Hope Star from Hope, Arkansas on December 15, 1937 · Page 2
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Hope Star from Hope, Arkansas · Page 2

Hope, Arkansas
Issue Date:
Wednesday, December 15, 1937
Page 2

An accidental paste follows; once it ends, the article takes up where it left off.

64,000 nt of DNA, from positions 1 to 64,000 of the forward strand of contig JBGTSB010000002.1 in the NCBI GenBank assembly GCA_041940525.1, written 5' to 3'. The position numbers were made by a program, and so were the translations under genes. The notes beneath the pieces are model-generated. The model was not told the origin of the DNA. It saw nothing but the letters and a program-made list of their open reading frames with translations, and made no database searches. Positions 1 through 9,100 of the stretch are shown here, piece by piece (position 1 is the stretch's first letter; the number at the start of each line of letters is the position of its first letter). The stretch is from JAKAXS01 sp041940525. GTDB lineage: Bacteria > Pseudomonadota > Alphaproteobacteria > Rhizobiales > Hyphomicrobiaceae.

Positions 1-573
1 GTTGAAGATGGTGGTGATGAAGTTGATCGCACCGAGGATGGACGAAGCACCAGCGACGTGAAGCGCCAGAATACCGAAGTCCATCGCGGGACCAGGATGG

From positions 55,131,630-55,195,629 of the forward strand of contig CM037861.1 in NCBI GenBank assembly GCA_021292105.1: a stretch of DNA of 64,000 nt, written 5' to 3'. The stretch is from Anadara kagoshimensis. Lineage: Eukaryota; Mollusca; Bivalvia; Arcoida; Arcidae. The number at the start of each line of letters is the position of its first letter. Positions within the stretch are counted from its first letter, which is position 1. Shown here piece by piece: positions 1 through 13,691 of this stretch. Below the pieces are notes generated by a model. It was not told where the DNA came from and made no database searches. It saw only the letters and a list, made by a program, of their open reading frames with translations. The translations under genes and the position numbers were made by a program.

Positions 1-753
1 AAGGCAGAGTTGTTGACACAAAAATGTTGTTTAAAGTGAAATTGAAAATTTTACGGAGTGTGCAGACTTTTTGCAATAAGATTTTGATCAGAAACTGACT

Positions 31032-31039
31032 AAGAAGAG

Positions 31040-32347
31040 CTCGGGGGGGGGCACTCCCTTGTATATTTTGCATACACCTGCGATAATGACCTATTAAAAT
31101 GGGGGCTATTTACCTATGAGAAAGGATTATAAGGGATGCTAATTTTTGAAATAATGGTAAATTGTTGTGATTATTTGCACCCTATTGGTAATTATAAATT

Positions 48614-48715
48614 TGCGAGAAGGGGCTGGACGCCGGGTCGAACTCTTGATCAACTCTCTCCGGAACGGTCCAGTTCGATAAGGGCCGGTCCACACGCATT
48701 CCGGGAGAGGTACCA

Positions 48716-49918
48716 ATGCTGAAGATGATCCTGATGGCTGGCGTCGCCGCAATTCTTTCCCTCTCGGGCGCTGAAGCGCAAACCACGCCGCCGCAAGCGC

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JfOPE STAR, MOPE, ARKANSAS Hope H Star Star of Hope 1839;-Press, 1927, Consolidated January 18, 1929. O Justice] Deliver Thy ttefitld From False Report! Published every wwsk-day afternoon by Star Publishing Co., Inc. (C. E, Palmer & Ale* HL Washburn), at The Star building, 212-214 South Hope, Arkansas. C. B. PALMER, President ALEX. R. WASHBURN, Editor and Publisher (AP) -Means Associated Press (NEA)—Means Newspaper Enterprise Ass'n. v Subscription Rate (Always Payable in Advance): By city carrier, per < W*tk ISft per month 85c; one year $6.50. By mall, In Hempstead, Nevada. *" Howard, Miller and LaFayette counties, $3.50 per year; elsewhere $6.50. . ~.-....'. i i i ,• . i MSiabet of The Associated Press: The Associated Press is exclusively entitled to the use for repubtication of all news dispatches credited to it or Hot otherwise credited in this paper and also the local hews published herein. Charges on Tributes, Etc.: Charges will be made for all tributesT~Mrds 1 Of thajnks, resolutions, or memorials, concerning the departed. Commercial newspapers hold to this policy in the news columns to protect their readers ^ Vwft a deluge of space-taking memorials. The Star disclaims responsibility ^ /Or the safe-keeping or return of any unsolicited manuscripts. *; Wasted Life Worse Than Wasted Money PVERY once in a while the erratic progress of city life LJ turns up someone like that aged recluse who died in New , York the other day. his apparent poverty contradicted by bank accounts totaling $92,000. This man was 80 years old and for 16 years he had lived ; alone in a $10-a-week hall bedroom. He had no friends, no ; relatives and no evident pleasures: to all appearances he was ' simply an old drifter who had just enough money to cling to his obscure little niche and drowse away his remaining; <: years. *' But when he died, people begin to find out things about 7 him. They found out that he was rich—rich at any rate, by ' comparison with his penny-pinched surroundings. *He had a ': past, of some kind: his rooms contained the sort of books that , r are read only by persons of culture and education, and ap- -;• parently he had at one time been an active business man ;,: Whose recreation was big game hunting in the faroff parts V of the world. v" ' * *' * n THERE have been a good many people like that; aging misers 1 who lived timorously and doled out their pennies, fearfully, denying themselves the comforts their money could 4 buy them and carefully hoarding useless dollars in bank or ., strong box. They always leave us perplexed, and vaguely ^jrcitated. Their lives seem so pointless, their desperate fru- -gahty so wasted. - ... Yet the real puzzle in this particular case goes deeper. This old chap wasted that $90,000 hoard of his just as -truly as if he had played ducks and drakes with it like the youth in the fairy tale. Yet a waste of money is not. after all, one of the principal crimes;-if a man happens to have ascetic tastes and wants nothing that his money can buy him, .jiving lilo a miser is only a minor eccentricity. _ The real riddle lies in the old gentleman's retirement , .from life. It is what he did with his last 16 years, rather than AVhat he did with his concealed wealth, that constitutes the mystery, * ,.. * * * ohammed Goes to the Mountain By Bruce Cation Day A Southern Crtilsr In Vnur Arm Clmlr. Winter winds niul n southern cruise go hand in hand. Three new travel boohs offer you just this exciting sort of trip right from the depths of your arm chair. The first ia Charles B. Partner's "West Indian Ovl.vs.sey" (Dodge: $2.75) —and n most romantic story it is. Here is a guide to the West Indies and u picture of the color and drama of some of the most interesting islands on earth. In a Santo Domingo cathedral rest the bones of Christopher Columbus; in Haiti an- thi- ruins of Christopher's vast citadel; in the Virgin Islands .stiaids Uluehcard's Castle. Mr. Pnrni- er unfolds oach of the.se stories, linking yesterday with today. One of the attractive features of his book is n short account, preceding each chapter, of the history and geography of j each town, city or island visited. 'lorn Marvel's "Circling the Carib- hran" Olarcourt, Brace-: $2.50) covers much of tin.' .same ground, more superficially. Using the modern clipper plane;; and the hack of a Jamacian mule. Mr. Marvel made a circuit of the Caribbean in two and a half months. His account is interesting, hut one feels he might have tapped his sources deeper, particularly the old world of Caracas and Curacao, Barbados ami Trinidad. "Notes on a Drum" by Joseph Henry Judo-oil 'Mai-millan: $.'!> lm.-k.s- the sweep of thi-si- first hooks; neverthe less it is entertaining. A traveler's story of (luaemala. it catches the fill rolor of this primitive country attains the backdrop of equally colorful history. Sixty-foul- full-page photographs, tiiki-n by the author provide the final touch.--P. G. K. Wednesday, December 11 vrrr 1 '" wtvHiWffxf'*™*'™?"'.. ^..aaaag nffi.sh a few years ;IL!<I, are fnol-prool us well ;i.s Invublr- and intimate. Madi of sli-rn stuff lh;it willistancls the rough US;H;C and neglect of the rowdiest young mother, tlic-y keep thcir schoolgirl complexions and their figures for many coons. Who said bisque? Miss Paris could not he played with or re-ally molhwcd. could she? There is an iijji 1 to toys in another By Olive Roberts Barton Old Toys' Charm Never Fails (?OME of us may. be a little confused about what happens jXJafter we quit this world, but we are all tolerably certain i that we have but one life to live here, and that it behooves us to invest it in the best way possible. There is no return any IJPS?J :han1 tl * e - retu > rI V9ne year of a well-invested life can ;grve. Its values cannot Tie expressed in terms of cash, for they •are beyond money and beyond price. '«. t.Theycome like insignificant things—friendships, loves, the httle unrecorded human contacts that drive away life's unbearable loneliness, the chances to do things for others, the comradeship that.gives one a feeling of being part of an infinite and splendid progression. We pay for them by taking ,our chances in the hurly-burly of life—and though the cost is often bitter, they are well worth the price. - .The man who turns his back on all of this presents the deepest of all mysteries. Chrisunas^Js marching this way. It is toy time even for the old, the childless and the indifferent. All the world loves a toy. We wonder what people really are who cannot get excited" over the magic of a window display of a department store filled with bright colors, pccu- linr squeaks and tinky bells. Most of it is prtense. Some of it is tragedy. ( Every man and woman owe it to them- ' selves to go and put on the magical glasses of childhood. ] Science has edged its way into toy | sense, however. Now we know that small people need "exercisers," that making, and toy selection, but don't' lno pre-schoolers need things to ilo let this stop you. Nothing could he! l * lat l <-'«ch dexterity. Driving fi straight further removed from clinical or l;ib-' ni1 '' may .serin to h.ive no glamor !o onitory atmosphere than the play-' tbe uninitiated, hut it is a real thrill to tho busy little buy. Therefore St. things offered toilny's children. For-' get it, mother. Just buy the same old) things, only better, in the same old way. Toys couldn't grow dull if they tried. j Nick has invented cork honrds with However, you know several things today that mothers of yore- did not (amateur carpenter .sets for the work- ni.'in of four or fire. Tiny people- like great big toys, a reason thru for reversing bijWKr the child There is the old idea of SPfAKiNC Of SAFSlY AND HERE'S RESOLUTION -JTHt ONE Hfc DIDN'T KEEP &> AND MR, PUYlTOFF'S CAR. AT TH£ i BOTTOM OF THE '• HILL' . — AND WeftE'S MR, POTfTOFF,-HIMSEL-F |Wim First Rate Second-Stringer May Take Rhett Butler Role 'Hi "the guess. No longer are toy., intended to ,u \- ,, a > ' be seen and not heard or handled; or|J',' put away on shelves to be carefully I ,,'' preserved for posterity. They put from Santa Claus's Enjoyment and use. Evcn do ,, so vlllnerable anc , stan( ,. rms more than their finRcrs. and this I '.s no science- to explain. A year] arc to I"' ' u '° ' ; ' tcr - !tl< -'- v begin to take pritli I in thcir hand. Now we sacrifice six of the out- to f, )rm Mechanical toys, buildinj shop today. ( s 0 t S| housekeepinH indi.spcnwbles games, tracks, and engines, "dress up' , Copyright 1937, NEA Service, Inc Transplanting Hate MOW that Germany's plea for the return of her war-lost ll colonies is beginning to get a sympathetic hearing in Paris and London, the Nazi government would do well to put a silencer on some of its over-Zealous followers who are all hopped un by Herr Hitler's gueer racial theories .... ?£ Gruenther Hecht, of the Nazi party's racial and political bureau, declare? currently that if and when Germany regains her colonies the Nazi doctrine of "nordic supremacy" must immediately be extended to them. "Jt would be a crreat relief," he says, "to drive all Jews, regardless of their citizenship, and degraded whites, from all colonial territory." That kind of talk is enough to make one lose all sympathy with the German plea for return of the lost territories. 1 he anti-Jewish aberration is bad enough when it is confined to Germany; the world is not likely to accept the prospect of >ta transplantation overseas. ••^•••'•••'i^^ amily Doctor t M. Re*. U. a Pat Ofl , fl y »K- MORKIS FISHBEIJi Jo*nuU ol the American Medical Association, wid ol Hyrela, the Health M»faztae. Multiple Sclerosis Causes Breakage in Nerve Func- This Is the sixth in a series in which Dr, Fishbein discusses cause, tflect and treatment of diseases ot Ihc nervous system. tion; Cause Is Unknown to diagno:;e because there are many One of the most extraordinary diseases that may attack the nervous sys- tenrj of man is multiple sclerous In this condition, scattering patches Of he -deniijg develop m the tissues of the nervous system with a de-generation of the *heaths of the nerves, causing tremendous interference in the motor and sensory activities <,f the body. The patches are widely scattered throughout the nervous .system ;m.l th* effects are widely varied. Usually the condition begins in a person somewhere between 20 ,,nd 4o years of age, seldom in children. The cause of this disea.* h I other conditions in which similar symptoms may develop. Patients are sometimes greatly depressed, but in other cases are excited arid may even have- un extraordinary feeling of well /being. -Almost every patient who develops thi:, disease sooner or later becomes a Permanent invalid, living on the average 10 or 12 years, although many live •a!-, long as 25 years after the disease first appears. In its early stages, .ometirnes the 'iiseaxe not only seems to stop but definitely to change toward improvement. There i.-, no specific treatment, but ;l i.j possible to bring aboM much comfort and certain drugs have been en determined. It has been thought' given with apparent benefit. that a germ was responsible, pever has been verified, nor t, ; , •-, ^ h$en proved the result of sorm- 'Jefi- ««ncy in the diet. Cases appearing jrfter some infectious diseate may u- merely coincidence. After a period of numbness and weakness in the tegs, the usual ca.sc gradually develops some difficulty in vision and in speech associated with dizziness and inability to stand without falling. The condition is exceedingly difficult People with long continued chronic diseases die not so much from these ihieuses as from secondary complications The physician observes the appearances of such complications and take:, the necessary steps to prevent their progress. Massage and suitable- baths to keep the muscles and skin in good condition are frequently of aid to such patients. CHAPTER XXIV V/TABY MELISSA was on the LTJ - fourth rung down when Honey Bee darted forward. The ;lim ladder poles stuck up waist ligh above the rim. Honey Bee jave one of them a savage kick. The ladder teetered outward! 'Lissa screamed in terror. Below, Bob had a very narrow looting. It was not enough from ivhich to exert a counter-balance )n the ladder; to try it would send aoth people crashing down. He leaped instantly to a rocky •cnob a short way up, dug one toe jnd both hands into cracks there, und •jut with and his free steadied foot the reached ladder, swung it back to the cliff. It was i miraculous move, a matter of seconds at tremendous risk, "Slide dov/n, quick!" he shrilled. 'To the ledge." Prom above Honey Bee had seen only thut her first attempt .vas a 'ailure, that the ladder hadn't fallen. She stepped again to the rim, 'eaneJ to take the ladder in her lands and literally throw it and :he white girl down to destruction. She was crouched for the determined thrust when— BANG!—a shot roared nearby. The ladder went over this time —and with it went Honey Bee rierselfl * * * |\TARY MELISSA had slid down its ordered, clung now with Bob on the rock shelf no bigger than a table top. They stood frozen in horror at the drama before them. Both the ladder and the Indian hurtled in weird windmill fashion. Once, twice, three times, each if them struck rock protrusions on the way down, sliding and crashing out of sight finally into the mass of tree tops and broken stones at the cliff base. 'Lissa's involuntary reaction was a low, shuddering moan. Bob gripped her tightly, his muscles tense. The whole tragedy, from the first kick of the ladder until now, was but a matter of seconds. "She tried to kill |iu!" Bob oreathed, relaxing a little. "She pushed you, the ladder! Then a shot—" "YOU ALL RIGHT DOWN THAR?" A familiar voice shouted dov/n at them. "Hades!" cried Bob. "Oh! over. It's terrible. I — " Bob Barry was a strong young man. Strong in heart and strong of muscle. But lie had been through a great deal 1n the past week. He had weathered enough crises to last most men a lifetime. He needed white- men's food and rest. He had a right to be jittery there on that eagle's cyric of a ledge, clinging fiercely to the girl he loved. "Fust time 1 ever had to shoot a Indian squaw," remarked Hades Jones from tho rirn, conversationally, "but by dads she had it feller! You been sweethearts over since the day I seen you both in Blanco Canyon. You young fools jest ain't had sense know Waal, ef it enough to wasn't for | eomin' to her! She'd o murdered i lie docs. th' license, I could marry you right now, m'self. I took out pruuchin' papers 20-odd years ago." "Oh, Uncle Hades!" 'Lissa beamed up at him. Hi.s grixxled old head protruded over tho rim in comical fashion. Hu was lying prone to talk to them. "Will you marry us? You shall! He's got To, Bob! I won't marry you unless you, Miss M'lissy, of I hadn't .shot her." "Yes! Yes, Hades." Bob looked his gratitude. "I'll never forget it. You saved her life. You were there! Thank God, Hades." 'Lissa herself was still speechless, appalled by the event, and Bob wasn't yet entirely rational. He thanked Hades in a strained, unnatural voice. "Jest set tight thar and blow Bob grinned. "You hear that, Hack-.-:. It's war if you don't." The Rc-VL-rt-ncl 2achiiry "iladi,-.-," Jotu;s was shining happily, and apparently niinu of the thre-c g^ve thought to the amazing circum- .stancu, the positions they held, clinging there on tne sheer face of u great mountain JIKC so many birds. Either Bob or 'Lis.su could have stepped four feet outward and fallen nearly UUO. But the outfits, nny and everything to make Johnny feel that he- is pretty smart at that. Or Suzy. that she is being as important as her mother. Interest .Most Important The complicated construction set ol the older child is, after all. just building blocks urown up. The power plant that works a do/en gadgets the- eighth grade version of hand- ivound .springs. Interest motive is always present, but wo need not bother with that personally, a.s Mr. Clans has anticipat- us. 'For hobby is just that under another name. Cameras, bird hooks, specimen outfits, jig saws, microscopes, stamp alburns, all are based on the- identical psychology of marbles, lolls and base balls. Interest provides 'un. We know our children. This is the real answer. "Ob. James would love lh.it," we say. It is enough. Nice Rociirit Exeter anil Andover academics have sent more AH-American football player, mi HKJI.'- w;iy (h.in any other prep .-choul.'i in the country, making their rcputalion.s in the early part of the lenliiiy. when Yale. Harvard anil lTim:eluii weie the gridiron leaders. HOLLYWOOD.—In nil probnbility the casting of the part of Rhett Dutle in "Gone With tho Wind" is one of th x-ast of David Seb.nick's worries. A this writing it seems certain that th roducer will not renew his nffilin lions (With United Artists, and that h will form an alliance with Metro joldwyn-Mayer. In the latter event, Sclznick shoult ie able to borrow from his father-in nw, Louis B. Mayer, the services o hat dashing blockade-runner and icart-brenker, Cnp'n Clark Gable. However, with the recent arrivn here of u tall, dark and handsome gen named Anthony Averill, Hollywooc zed that Selznick has a seconcl- ! string Rhett Butler whom he .could cull vipon in a'n emergency. -•Anthony Alexander Morton Averill (Tony to you) is a newcomer to films, and to acting, for that matter. In his rather brief time, he has played varsity end on the football team of Loyola University at Chicago, studied medicine, worked as telephone lineman, guard on elevated trains, in an advertising agency, and as a newspaper reporter. Last April, while supposed to bc working on a St. Louis paper, Averill was entertaining some pals in a tavern with a funny speech and some songs. Ho was S|x)tted by a literary agent, who immediately forsook literature and bundled his disovery off to New York. The agent, one Don Stetson Davis, got his protege into the Paramount training school for coaching and a crecn test. "It was a lucky break for me that Paramount didn't sign me I after that test," Averill said.- "I was" living on advanced expense money, mil if 1 had been given a contract 1 would have had to pay back about $500." Averill's agent began dickering with Warner Brothers and on the same day hat he came to an agreement with Warners, Averill put his name on a ontract for David Selznick. This mixup finaly was ironed out jy the two studios, which agreed to plit the services of their discovery, "tt-sult is that Averill now is working in "The Mystery of Hunting's End" for Warners, and will be available to Selznick when and if he is wanted for* Thin "Gone- With the Wind." | Mjv His first flicker experience wns| w jtl, pretty strenuous, because it included! Ante n knock-down-drag-out fight and ulsoJ CSSUJi a buttle with a police dog. The actor| wore protective padding, but he wos?i 'n, bitten just the same. ^-- Asked about the Rhett Butler part,;; he suid, "If 1 should get the part—and \ff\ lf I don't see why I should—I don't know whether I could handle it or not. Of K c-oure I didn't know I could fight a (log until 1 did it yesterday. But that doffs is a better actor than 1 urn." •• Oh! Hadea! Hades! Yes! NEXT: Paralysis agitans, or shaking palsy. 'Lissa's trembling a little, b-but . I'rn afl right. I—I—here, "Lissa, | darling, sit down, don't stand. Slowly. Just sit down on the ledge and try to relax. It's all now. jou're saf«- It's all a spell," Hades counseled. "You'll | second ladder lop protruded UH.TO, git back yore nerve quicker'n a jackrabbit jumps. "Tain't nothin' but anothur dead Indian, nohow." * » * TTADES was as calm as the cliff itself. His assurance brougitt Bob to his senses. "You're right, Hades," he interrupted. "We'd be dead but for you, and your quick mind. I hope I can think as fast and move as Young Look Distinguishes Simple Morning Frock steady unil safe, a .short distance down. * * * ^T^H' old Territorial law allowed •*• people to marry and git th' license later, a.s f recc'Ject," said Hadc-s, "but that thar rccjuin.-d a 1 witness and we ain't got none. We got to hire more help." "Where's Scott llolliman?" do- fast when I'm your ago. Cul _ I manded Bob, .suddi-nly ivmi.-^!.,,-. thia is terrible." in «- "* «f "ol sure he'd do, but-" ...,, ... „ , TT i ,,r, L Oh, him! Hude.s paused to "& h o™'t«" areed Hades. But' . agreed Hades. "But don't let it bother you none. Why every trip usually has to have its trouble. This'n just got it over with early. Now we c'n go on with our work, diggin 1 in this old ruins here and collectin' whatever expectorate-, generously and contemptuously. "Why he ain't here no more. I — [ discharged him." "What lor 1 .'" "Why, he talked too free. Ho expressed sumu opinion?,—1 belter 1 \A1H& uv,iw C4JJI* vvjJItv-VJJi yy **L» i~\, vv-,4 1 , ., . pots and such truck as you . re i make th,; de-tail report expedition Ihe commander just do the archaeology. I'll after. Ain't nothin' else likely to bother. I c'n feel it." j 'Thank you, Hades. I—I want ! you to be top boss of our next I'll! let ! __ ^ you do all the thinking when we , ""iTf come back, and—" "How's that? You flggerin 1 on leavin' now? We ain't hardly got nothin' done yit." Uncle Hades was incredulous. "No, no, Hades! Of course, there's the work. But I have- something else extremely Jmpor- tant to do. We'll have to go right j "i would be st in today. I—we're going to bo Bob, if I had o Jiob—and he took out his pistol. W.ui), the fact is, I shot his gun on ten his hand, give him a canteen, and told him ef we ever see hide r.-or hair of him ug'in I'll shoot his fool head oiV, i;nd by dads doubt it, Ifade-s! Thanks for settling that, too." Bob was amused in spite of everything. "I suppose, sweetheart, there's only one thing to do now. If you feel like it, we'll start climbing down. Hades, there are ropes up there; you can tie onu to a rock and slide- down to this point." strong and ready, married. 'Lissa and 1, Hadc-s." 'Lissa was much calmer .now. She smiled up at the old man. She would have spoken, but— "I know all about that, young nc more thing," declared Mary Me-lissa. She raised her face toward his. He gave it to her. Twice, three time*, soundly on the lips. THIi ENIJ BY CAROL DAY npHE Winter bride will certainly want to it elude in her trousseau, two 01 ,hree simple morning frocks 1'ke Pattern 8091. The suggestion of a yoke 1 is given to the dress by tucks at' the neckline radiating in spoke effect. The waistline is marked by darts at back and front. The slim silhouette is accented with short, puffed sleeves pleated into the shoulder. In one of the pretty Victorian flower prints now being shown in Winter cottons, this dress is as charming as any bride could demand. The neck and sleeve is edged in rick-rack. Note the diagram, w u ich indicates for you how easy thi« dress is to make. Pattern 8091 is designed for sizes 14, 16, 18, 20, 40 and 42. Corresponding bust measurements 32, 34, 36, 38, 40 anel 42. Size 16 (34) requires 3 5-8 yards of 39 inch material and 1 1-2 yards of braid to trim. The new WINTEfl PATTERN BOOK is ready for you now. It has 32 pages of attractive designs for every size and] every occasion. Photographs s h o w dresses made from these patterns being worn; a feature you will enjoy. Let the charming designs in this new book help you in your sewing. One pattern and the new Winter Pattern Book—25 cent*. Winter Book alone—IS cents. , For a PATTERN ot thi» attractive model send l&c in COIN, yourNAMF ADDRESS. STYLE NUMBER .' 1 SIZE to TODAY'S PATTEutf SERVICE. 11 STERLING PLACE, Glamor Gill Woes Ernst Lubit-sch, talking about th IHJW trend in rowdy comedy, define s :is "streamlined slapstick—the ol< Keystone Cops in top huts, with a das! of romance added." The director is reveling in moderr slapstick now, because in "Bluebeard' Eighth Wife" Cluudette Colbert get n>me rough treatment from Gorj Cooper, including a solid right to tin aw. These days, it seems that nt 'orlfimount glumbr girl is safe fron omic indignities. Gladys Swarthout recently was pnst *d with over-ripe tomatoes, anil in the lew Bing Crosby picture, "Dr Ihythrn," Andy Devine conks Mary 'arlisle with o pistol putt. Carole Lombard was punched one <icked in "Nothing Sacred," and a few weeks later was ducked in Lake Ar- owhead by Fred Mac-Murray. Even Anna May Wong, in "Daughter o; hanghai," got a black eye a couple ol veeks ago. Ralph Bellamy cracked a couple ol •ene Dunne's ribs in "The Awful Truth." Title of "The Lady Fight' Back" wu.s justified with a bruising buttle between Irene Hervey and Kent Taylor. Tyrone Power doused Lorcltn Young in a mud puddle, Herbert Marshall tossed jnrn in the fnce of Barbara Stanwyck, and Michael Whnlen roughed up Gloria Stuart in a wrestling bout. It's a hard life. Rising Kn.st PRINCETON, N. J. —Ken Fairman, former Princeton athletic star, who hus been appointed acting grudu-ite manager of athletics at 25 becomes tho youngest man in such a position in any big-time school in the country. Violet Lnssie3 Busy NEW YORK - N.Y.U. with one of tho few really good girls' basketball teams in the country, will play 10 games this .season against feminine collegiate competition. RIGHT? Want It Printed We'll have 0 printing expert call oil you, »ud you'll have an economical, high quality job. Whatever your needs, we can serve (hem, Star Publishing COMPANY "Printing Tb»t Mokes en Impression" 3 (i tl Sti 8; H